I understand there’s an interesting story behind your company’s name and location.
That’s true. My father, Joseph Arch, founded Southern Gear in Miami. He was originally from New England, where I grew up, and he’d worked for Fellows as a tool and cutter design engineer until 1933, when he lost his job because of the Great Depression. He worked for another company until 1946, when he launched the Arch Gear Works in Boston. One thing I can tell you about him is that he hated cold weather from the day he was born, so we spent our vacations down in Florida each year. When he found out that a man who was one of his best gear cutters was moving there he decided it was time to head south himself, so he handed the reins of Arch Gear over to my brother and opened Southern Gear in 1957.
He and my mother would spend the summers up north and the winters down south, which was perfect for them. I joined Southern Gear straight out of the Navy in 1968. Dad came to the office well into his nineties, and he passed away at 95, so we had a good 60 years together. We had a wonderful relationship, we were like best friends. My brother eventually decided that running a gear manufacturing company wasn’t for him, so Arch Gear isn’t around anymore, but Southern Gear is going strong.
How have you weathered the recent economic downturn?
Very well, actually. We decided to make certain capital investments, so we’ve bought some new equipment and expanded our capabilities. It’s funny to think about how my father had 200 employees at one time, and CNC technology allows us to produce 10-15 times as many gears as he could with just 80 people. We’re also fairly well diversified in terms of the markets we serve, so that helps since one usually seems to be up while another one is down. Plus we’ve always been known for small-lot, high-precision loose gearing for applications in the aerospace, maritime, and defense industries, just to name a few.
One of the jobs I’m proudest of involves parts we made for the repair of the Hubble telescope. They had to go back up there and mount it with a corrective lens, you may recall, and our gears operate the lens. When I see the incredible images that Hubble has sent back to earth since the repair, I get a real kick thinking about how we played a role in that. People come to us when precision matters, and I think part of the reason for that is because everyone here takes so much pride in what we do.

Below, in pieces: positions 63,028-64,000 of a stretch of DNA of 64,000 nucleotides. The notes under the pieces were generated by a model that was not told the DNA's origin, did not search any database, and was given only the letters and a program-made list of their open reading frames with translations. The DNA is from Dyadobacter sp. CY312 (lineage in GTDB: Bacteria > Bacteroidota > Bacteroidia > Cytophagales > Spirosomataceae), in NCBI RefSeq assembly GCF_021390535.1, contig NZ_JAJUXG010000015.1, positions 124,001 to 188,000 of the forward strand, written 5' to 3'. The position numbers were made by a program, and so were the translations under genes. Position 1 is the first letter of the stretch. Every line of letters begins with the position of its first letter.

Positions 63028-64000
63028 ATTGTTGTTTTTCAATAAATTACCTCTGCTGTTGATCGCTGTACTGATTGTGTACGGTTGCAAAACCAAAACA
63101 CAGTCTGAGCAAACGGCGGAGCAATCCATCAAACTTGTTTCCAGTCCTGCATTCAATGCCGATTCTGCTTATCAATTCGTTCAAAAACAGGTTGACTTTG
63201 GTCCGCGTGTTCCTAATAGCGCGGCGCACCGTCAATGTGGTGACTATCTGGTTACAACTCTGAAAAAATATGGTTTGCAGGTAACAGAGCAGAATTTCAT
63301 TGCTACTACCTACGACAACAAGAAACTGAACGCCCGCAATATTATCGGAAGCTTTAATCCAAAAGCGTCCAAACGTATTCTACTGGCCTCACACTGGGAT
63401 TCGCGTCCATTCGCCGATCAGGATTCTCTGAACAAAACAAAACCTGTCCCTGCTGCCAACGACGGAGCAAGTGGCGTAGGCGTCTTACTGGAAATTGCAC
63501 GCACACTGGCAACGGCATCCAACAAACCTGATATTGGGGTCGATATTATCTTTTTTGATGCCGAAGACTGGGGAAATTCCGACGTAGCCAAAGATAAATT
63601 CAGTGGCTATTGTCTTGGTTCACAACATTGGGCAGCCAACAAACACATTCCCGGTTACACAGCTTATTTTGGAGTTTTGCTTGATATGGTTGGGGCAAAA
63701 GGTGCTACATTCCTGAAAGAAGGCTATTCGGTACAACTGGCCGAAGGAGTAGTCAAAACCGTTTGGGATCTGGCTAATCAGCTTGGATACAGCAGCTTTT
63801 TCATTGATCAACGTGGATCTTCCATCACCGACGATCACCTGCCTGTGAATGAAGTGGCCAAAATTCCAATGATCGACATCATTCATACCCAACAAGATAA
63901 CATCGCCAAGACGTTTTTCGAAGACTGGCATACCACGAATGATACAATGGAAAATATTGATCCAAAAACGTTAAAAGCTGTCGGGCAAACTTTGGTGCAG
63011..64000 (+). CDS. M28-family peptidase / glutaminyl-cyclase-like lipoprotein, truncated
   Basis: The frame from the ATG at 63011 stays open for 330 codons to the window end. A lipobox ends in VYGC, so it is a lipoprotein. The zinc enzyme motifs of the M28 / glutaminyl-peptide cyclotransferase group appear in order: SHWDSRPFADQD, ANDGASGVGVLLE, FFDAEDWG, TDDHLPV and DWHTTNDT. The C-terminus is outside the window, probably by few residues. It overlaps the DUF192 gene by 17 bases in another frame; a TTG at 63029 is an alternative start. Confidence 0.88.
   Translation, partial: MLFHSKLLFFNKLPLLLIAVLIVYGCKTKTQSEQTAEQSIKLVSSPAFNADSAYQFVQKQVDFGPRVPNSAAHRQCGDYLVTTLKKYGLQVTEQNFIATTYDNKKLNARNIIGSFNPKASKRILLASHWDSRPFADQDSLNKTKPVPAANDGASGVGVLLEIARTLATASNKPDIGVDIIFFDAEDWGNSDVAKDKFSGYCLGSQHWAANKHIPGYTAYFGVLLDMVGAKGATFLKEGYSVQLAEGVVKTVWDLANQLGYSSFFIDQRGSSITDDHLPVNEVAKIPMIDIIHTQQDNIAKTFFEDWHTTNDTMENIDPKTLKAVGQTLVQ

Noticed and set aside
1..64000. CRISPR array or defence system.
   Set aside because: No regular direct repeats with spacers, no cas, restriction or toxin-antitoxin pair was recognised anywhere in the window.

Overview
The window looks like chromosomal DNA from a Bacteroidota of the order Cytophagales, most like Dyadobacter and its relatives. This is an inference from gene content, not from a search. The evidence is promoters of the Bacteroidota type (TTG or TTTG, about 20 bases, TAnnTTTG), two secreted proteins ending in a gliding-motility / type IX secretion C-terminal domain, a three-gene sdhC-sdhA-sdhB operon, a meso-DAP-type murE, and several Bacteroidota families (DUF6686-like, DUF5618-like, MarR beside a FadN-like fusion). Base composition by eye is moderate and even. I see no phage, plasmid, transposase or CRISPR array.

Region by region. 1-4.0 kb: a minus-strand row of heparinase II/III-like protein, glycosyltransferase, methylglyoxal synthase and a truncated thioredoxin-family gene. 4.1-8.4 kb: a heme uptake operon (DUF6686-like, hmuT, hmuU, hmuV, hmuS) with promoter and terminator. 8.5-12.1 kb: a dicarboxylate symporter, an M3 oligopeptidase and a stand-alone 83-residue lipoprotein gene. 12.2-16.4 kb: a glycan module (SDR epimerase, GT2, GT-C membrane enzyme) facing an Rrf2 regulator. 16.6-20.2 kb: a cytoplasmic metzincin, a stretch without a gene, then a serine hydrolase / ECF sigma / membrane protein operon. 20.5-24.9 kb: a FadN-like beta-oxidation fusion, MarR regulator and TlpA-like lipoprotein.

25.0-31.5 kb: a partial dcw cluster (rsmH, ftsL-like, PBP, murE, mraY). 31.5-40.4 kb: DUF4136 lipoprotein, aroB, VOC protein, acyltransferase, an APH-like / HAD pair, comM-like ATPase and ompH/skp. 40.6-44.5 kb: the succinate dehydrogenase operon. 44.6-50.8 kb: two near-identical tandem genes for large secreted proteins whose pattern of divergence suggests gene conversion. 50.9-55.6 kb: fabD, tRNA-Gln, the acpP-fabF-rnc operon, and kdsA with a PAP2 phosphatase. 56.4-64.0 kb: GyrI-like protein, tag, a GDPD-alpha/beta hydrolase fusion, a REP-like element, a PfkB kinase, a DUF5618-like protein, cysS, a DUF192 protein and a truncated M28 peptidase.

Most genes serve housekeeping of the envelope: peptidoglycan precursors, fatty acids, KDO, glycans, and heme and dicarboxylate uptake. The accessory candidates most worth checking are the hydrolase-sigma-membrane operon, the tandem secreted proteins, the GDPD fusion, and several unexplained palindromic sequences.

Back in 1987 I decided to adopt an Employee Stock Ownership Plan, or ESOP, which basically means that we’re an employee-owned company. When your employees know that they have a stake in the company’s success, then they’re willing to go the extra mile when it’s called for, and employee retention improves so you don’t lose the knowledge they’ve developed over the years in your shop. We’ve got good people here, and they do a great job.
You strike me as someone with a lot of enthusiasm for his profession. Would you agree?
Oh, yeah. You’ll find gears in almost everything, or in the machines that make or deliver those things. Being involved in this industry lets you do and see things that you never would have otherwise, like working on vehicles used by the U.S. space program on other planets. I enjoy talking about what I do, as well. My alma mater is the University of Maine, and I had the dean of the engineering school in here recently to take a tour of our operation. I introduced him to the dean of the engineering school at Florida International University, where I speak to the undergraduates about manufacturing gears.
I also address members of the executive MBA program at Nova Southeastern University about the things I’ve learned over the years. I tell them about the company, how Dad started it, and about the ESOP program, because business is really about people. But to answer your question, yes, I enjoy what I do … I love this business, actually.
MORE INFORMATION: Call (800) 248-5152 or go online to [www.southerngear.net].